The most notable changes experienced during the Renaissance were in the fields of art and architecture, literature, philosophy and science. In was in these disciplines that new trends and fresh styles emerged, inspired by Europe’s ancient history. Unlike the artistic styles of the earlier Middle Ages, which placed more importance on symbolism than reality, Renaissance art was more life-like and contained perspective.

Painters began to depict the human form with increasing accuracy, which was enabled by a better understanding of human anatomy. This anatomical knowledge was gained from advances made in the field of medicine during the Renaissance period. Much of this new knowledge can be attributed to the pioneering Renaissance figure, Leonardo da Vinci, perhaps the prime example of the true Renaissance man.

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The Renaissance was also a time of great literary change. Writers and poets looked back to the poems and texts of Ancient Greece and Rome. Renaissance literature dealt much more with human characteristics and behaviors, shifting away from the religious and metaphysical subjects of earlier Medieval books, poems and plays. With the invention of the printing press in the 1440s, information suddenly became much more accessible to the general public, which had a huge impact on the field of education.

Philosophical trends also changed during the Renaissance. New ways of thinking, sparked by a philosophy known as humanism, altered the way in which people thought about human beings and the universe. During medieval times, the Catholic Church had been the major force influencing people’s thoughts and beliefs on these matters. Unlike the Catholic faith, however, humanism did not promote the notion that humans are naturally sinful and it also placed a lot of emphasis on finding reason.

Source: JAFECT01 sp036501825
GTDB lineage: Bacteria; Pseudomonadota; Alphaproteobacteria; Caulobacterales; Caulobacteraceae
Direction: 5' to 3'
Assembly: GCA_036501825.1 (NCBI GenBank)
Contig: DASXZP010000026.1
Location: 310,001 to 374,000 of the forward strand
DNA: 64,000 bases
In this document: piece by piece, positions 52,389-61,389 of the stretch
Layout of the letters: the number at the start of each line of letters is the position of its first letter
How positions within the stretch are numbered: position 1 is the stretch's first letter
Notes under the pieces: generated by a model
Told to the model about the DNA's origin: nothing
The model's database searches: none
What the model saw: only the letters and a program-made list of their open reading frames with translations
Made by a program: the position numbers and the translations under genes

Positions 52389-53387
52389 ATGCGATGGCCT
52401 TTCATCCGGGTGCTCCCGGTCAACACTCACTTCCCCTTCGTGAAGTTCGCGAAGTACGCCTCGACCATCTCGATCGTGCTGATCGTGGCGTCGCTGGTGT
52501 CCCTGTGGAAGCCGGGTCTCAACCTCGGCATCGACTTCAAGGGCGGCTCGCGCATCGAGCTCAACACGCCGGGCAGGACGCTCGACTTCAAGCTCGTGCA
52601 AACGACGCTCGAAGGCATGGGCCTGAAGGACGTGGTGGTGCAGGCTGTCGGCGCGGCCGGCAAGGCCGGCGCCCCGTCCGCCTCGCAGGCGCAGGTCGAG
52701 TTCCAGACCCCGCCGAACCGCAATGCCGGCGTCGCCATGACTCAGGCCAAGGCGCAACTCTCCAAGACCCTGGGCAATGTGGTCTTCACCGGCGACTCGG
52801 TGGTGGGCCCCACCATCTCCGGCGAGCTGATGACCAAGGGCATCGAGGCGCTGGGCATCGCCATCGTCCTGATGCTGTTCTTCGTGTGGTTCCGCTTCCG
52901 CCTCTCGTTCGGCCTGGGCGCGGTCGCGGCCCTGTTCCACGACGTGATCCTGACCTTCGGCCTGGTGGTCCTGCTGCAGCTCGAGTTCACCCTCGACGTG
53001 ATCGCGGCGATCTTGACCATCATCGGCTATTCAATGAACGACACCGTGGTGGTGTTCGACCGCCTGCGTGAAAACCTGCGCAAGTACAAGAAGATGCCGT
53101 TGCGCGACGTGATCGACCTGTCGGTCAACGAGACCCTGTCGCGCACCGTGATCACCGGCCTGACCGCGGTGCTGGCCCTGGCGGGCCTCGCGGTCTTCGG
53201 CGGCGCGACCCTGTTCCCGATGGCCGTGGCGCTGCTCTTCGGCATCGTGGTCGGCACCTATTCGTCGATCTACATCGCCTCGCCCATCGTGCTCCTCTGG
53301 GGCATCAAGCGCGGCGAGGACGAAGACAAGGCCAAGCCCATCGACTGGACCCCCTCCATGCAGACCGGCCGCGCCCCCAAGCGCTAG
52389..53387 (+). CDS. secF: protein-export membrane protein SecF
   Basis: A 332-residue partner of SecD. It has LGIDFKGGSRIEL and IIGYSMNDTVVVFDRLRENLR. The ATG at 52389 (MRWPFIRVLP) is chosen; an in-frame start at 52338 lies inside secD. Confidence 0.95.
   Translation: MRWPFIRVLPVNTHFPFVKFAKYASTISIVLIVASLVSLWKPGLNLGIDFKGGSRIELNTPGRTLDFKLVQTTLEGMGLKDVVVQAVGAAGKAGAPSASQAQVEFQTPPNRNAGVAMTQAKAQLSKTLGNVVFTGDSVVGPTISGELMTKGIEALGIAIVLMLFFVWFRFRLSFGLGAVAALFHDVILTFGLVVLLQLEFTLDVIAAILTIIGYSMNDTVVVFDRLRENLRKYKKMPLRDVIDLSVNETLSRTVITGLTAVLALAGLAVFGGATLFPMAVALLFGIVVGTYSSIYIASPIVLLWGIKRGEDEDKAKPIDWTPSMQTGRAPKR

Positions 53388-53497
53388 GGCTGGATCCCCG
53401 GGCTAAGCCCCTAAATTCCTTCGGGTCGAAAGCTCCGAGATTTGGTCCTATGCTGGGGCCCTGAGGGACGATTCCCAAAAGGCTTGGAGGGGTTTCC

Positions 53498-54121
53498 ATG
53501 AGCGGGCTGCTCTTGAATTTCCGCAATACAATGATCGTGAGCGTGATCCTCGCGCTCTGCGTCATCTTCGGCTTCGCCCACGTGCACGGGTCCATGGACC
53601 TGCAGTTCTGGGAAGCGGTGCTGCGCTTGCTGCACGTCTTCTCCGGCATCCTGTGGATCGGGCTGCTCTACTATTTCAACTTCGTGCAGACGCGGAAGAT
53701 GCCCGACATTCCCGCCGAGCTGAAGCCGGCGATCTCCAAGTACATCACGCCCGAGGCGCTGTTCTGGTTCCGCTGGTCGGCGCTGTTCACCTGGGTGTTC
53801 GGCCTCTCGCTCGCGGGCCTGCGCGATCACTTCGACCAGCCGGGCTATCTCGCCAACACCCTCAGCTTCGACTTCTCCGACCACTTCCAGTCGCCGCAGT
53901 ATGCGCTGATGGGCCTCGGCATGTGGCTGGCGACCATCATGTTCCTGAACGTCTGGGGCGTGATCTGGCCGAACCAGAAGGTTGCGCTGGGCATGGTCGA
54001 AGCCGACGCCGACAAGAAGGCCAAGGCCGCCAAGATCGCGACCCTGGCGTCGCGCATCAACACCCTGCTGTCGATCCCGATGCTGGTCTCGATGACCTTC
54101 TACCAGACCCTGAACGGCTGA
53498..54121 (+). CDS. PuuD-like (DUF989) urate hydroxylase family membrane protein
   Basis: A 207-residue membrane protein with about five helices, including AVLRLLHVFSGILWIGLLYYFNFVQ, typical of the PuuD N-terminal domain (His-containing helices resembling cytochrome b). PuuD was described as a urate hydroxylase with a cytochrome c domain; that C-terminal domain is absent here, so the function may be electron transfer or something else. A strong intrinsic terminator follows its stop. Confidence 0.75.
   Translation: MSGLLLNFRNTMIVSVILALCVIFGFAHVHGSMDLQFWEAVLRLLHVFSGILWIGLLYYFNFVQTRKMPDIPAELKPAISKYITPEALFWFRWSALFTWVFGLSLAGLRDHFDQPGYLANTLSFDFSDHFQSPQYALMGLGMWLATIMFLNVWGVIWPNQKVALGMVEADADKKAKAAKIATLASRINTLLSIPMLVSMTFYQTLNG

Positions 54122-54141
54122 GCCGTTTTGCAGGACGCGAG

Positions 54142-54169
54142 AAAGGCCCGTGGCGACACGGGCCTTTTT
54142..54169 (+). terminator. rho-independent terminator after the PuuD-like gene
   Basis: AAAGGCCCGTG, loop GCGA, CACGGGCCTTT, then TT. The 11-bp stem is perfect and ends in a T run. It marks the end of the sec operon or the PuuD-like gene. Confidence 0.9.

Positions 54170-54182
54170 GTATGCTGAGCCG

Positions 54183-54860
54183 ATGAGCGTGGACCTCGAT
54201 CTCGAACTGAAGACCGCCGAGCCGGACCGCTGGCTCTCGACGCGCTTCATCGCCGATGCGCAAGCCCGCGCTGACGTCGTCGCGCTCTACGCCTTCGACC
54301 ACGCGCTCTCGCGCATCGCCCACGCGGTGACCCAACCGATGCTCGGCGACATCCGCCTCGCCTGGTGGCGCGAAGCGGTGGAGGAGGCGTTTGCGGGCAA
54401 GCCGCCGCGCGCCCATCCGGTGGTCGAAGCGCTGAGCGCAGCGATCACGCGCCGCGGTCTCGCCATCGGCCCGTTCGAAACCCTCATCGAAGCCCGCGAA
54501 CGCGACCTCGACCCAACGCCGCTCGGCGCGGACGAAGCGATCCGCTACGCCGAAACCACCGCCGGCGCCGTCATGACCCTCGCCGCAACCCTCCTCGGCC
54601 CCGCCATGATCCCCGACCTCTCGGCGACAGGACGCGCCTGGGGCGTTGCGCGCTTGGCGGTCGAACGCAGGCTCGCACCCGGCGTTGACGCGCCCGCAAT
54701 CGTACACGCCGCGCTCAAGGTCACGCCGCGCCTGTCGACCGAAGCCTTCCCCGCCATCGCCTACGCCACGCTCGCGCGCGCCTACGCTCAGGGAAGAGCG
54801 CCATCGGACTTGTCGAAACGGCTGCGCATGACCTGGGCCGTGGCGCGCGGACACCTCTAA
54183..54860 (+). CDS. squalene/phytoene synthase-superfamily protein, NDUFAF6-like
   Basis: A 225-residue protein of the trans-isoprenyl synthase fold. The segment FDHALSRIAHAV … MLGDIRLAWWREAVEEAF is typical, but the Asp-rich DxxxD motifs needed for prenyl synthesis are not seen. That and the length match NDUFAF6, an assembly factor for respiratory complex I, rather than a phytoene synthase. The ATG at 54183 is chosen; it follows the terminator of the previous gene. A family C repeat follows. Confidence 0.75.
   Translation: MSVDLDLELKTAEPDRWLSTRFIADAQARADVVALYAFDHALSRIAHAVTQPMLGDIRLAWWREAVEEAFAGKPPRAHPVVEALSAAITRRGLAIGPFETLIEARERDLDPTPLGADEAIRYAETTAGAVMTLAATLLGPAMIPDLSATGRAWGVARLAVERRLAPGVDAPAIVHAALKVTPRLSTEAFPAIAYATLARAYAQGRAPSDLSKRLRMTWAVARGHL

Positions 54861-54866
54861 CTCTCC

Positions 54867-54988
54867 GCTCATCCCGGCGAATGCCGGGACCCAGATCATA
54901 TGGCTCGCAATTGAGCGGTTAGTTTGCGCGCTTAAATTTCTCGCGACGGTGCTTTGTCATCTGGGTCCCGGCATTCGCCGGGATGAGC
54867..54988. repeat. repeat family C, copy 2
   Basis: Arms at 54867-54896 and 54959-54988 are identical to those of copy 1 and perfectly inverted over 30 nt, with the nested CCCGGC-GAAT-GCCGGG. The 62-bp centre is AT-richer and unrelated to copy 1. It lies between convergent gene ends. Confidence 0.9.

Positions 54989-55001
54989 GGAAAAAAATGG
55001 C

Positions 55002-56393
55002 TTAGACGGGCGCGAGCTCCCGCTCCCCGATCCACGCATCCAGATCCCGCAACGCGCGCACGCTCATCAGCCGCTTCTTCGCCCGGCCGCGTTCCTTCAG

With the spread of humanistic thought, the medieval emphasis on spirituality was gradually replaced by a focus on the more physical characteristics of humans. The field of study now referred to as the humanities (history, social sciences, the arts, literature and languages) is derived from the term humanism. The philosophical changes which occurred during the Renaissance also paved the way for another shift in thinking that was experienced in Europe at the turn of the Modern Age. This later revolution was known as the Enlightenment.

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Science and engineering were other fields that experienced major changes during the Renaissance. Many new and exciting discoveries were made, mainly in the areas of anatomy, astronomy and physics. Breakthroughs in engineering also paved the way for many of the world’s most significant inventions, such as telescopes, clocks and spectacles. Pioneering Renaissance scientists and inventors included Galileo Galilei and (momma, there’s that man again) Leonardo da Vinci.”

From art to literature to philosophy to science, the Renaissance proved to be an extremely fertile time period…Many of our greatest works of art sprung from the minds of Renaissance men like Leonardo da Vinci, inventor, painter sculptor, a man for all seasons….Politically evil, or ultimately pragmatic, as you choose to see it, Machiavelli published his famous book “The Prince” about the power politics of the time….Raphael was a fabulous painter, famous for his Madonna series of paintings, and Michelangelo was also a classically great painter and sculptor….Mostly, people began to think for themselves…

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You can pick and choose about the influence of this person or that one, but ultimately if you study the Renaissance even a little, you will be overwhelmed by the individual brilliance, talent and creativity of it’s leading lights…The shift in thoughts, attitudes and beliefs in the Renaissance paved the way directly to our modern world…With all it’s own specific modern twists and turns, of course, which we will explore more tomorrow….

But I guess basically, that old saying really is true: “The more things change, the more they remain the same.”

For more information on the Renaissance, click on:

http://www.skwirk.com/…/renaissance…reformation/renaissance-in-europe/intr…

For more articles by John Whye, click on http://www.johnwhye.com